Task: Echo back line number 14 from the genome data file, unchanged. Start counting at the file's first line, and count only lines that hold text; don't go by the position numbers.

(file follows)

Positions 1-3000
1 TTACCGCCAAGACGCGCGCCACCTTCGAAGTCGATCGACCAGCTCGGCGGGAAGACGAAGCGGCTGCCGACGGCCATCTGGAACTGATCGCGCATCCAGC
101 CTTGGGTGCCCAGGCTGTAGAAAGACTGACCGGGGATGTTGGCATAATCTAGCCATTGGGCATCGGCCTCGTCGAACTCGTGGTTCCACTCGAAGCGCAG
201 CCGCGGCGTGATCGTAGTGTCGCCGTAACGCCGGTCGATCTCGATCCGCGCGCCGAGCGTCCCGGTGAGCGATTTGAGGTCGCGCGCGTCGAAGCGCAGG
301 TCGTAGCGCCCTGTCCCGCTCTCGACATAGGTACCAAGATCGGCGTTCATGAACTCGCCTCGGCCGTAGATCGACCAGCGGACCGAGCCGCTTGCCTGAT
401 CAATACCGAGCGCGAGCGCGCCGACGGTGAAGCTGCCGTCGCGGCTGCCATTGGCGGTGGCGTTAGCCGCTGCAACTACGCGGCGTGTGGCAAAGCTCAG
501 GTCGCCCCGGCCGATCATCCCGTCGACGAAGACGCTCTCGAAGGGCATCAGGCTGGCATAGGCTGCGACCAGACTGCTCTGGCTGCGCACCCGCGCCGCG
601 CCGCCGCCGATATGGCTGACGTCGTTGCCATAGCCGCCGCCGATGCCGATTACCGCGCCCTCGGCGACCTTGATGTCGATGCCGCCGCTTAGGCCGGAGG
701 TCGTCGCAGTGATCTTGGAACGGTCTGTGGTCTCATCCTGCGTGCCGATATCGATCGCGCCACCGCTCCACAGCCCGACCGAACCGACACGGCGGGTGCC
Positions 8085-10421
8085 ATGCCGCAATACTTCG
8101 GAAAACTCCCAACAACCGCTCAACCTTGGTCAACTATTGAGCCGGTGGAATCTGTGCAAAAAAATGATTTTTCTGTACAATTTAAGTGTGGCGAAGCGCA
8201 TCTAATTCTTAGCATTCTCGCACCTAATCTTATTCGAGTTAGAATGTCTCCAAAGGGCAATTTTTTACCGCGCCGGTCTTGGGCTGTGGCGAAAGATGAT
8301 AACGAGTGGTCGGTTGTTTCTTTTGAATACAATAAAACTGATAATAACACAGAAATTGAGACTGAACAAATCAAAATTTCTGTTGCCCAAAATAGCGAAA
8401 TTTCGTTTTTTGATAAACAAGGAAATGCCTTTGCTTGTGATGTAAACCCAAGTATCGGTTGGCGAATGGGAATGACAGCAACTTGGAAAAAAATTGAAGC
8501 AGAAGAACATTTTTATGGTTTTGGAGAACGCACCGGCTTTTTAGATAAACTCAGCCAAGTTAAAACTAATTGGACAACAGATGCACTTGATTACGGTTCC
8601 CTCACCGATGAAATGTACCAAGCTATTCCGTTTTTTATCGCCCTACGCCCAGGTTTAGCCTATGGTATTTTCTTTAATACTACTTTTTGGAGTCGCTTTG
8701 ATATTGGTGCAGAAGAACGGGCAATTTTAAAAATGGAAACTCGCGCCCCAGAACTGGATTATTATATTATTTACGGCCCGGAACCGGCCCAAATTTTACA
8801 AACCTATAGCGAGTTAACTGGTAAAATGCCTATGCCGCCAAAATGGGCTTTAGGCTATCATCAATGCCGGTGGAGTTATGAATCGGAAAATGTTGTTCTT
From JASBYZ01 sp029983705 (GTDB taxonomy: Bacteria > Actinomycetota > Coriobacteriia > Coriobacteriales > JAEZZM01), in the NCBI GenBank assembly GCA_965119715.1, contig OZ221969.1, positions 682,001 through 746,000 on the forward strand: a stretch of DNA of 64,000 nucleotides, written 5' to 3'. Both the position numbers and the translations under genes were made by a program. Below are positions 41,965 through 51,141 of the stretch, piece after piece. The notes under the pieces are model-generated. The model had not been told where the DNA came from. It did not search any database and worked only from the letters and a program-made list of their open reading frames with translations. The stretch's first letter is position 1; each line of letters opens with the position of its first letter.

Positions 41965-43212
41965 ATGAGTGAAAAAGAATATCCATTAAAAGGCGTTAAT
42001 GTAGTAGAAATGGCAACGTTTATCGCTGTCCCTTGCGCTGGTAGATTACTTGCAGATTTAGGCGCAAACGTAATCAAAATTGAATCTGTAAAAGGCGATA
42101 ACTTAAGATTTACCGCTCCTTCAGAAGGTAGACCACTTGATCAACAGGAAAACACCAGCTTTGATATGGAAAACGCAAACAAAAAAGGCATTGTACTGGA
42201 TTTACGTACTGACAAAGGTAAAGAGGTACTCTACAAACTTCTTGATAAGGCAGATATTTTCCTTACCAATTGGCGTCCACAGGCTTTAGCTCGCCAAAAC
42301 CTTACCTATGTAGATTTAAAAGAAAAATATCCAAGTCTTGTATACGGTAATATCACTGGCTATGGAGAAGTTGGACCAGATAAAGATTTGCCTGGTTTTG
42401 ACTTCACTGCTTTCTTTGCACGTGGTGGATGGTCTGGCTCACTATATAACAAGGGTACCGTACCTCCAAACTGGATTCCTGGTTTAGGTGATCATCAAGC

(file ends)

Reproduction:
8301 AACGAGTGGTCGGTTGTTTCTTTTGAATACAATAAAACTGATAATAACACAGAAATTGAGACTGAACAAATCAAAATTTCTGTTGCCCAAAATAGCGAAA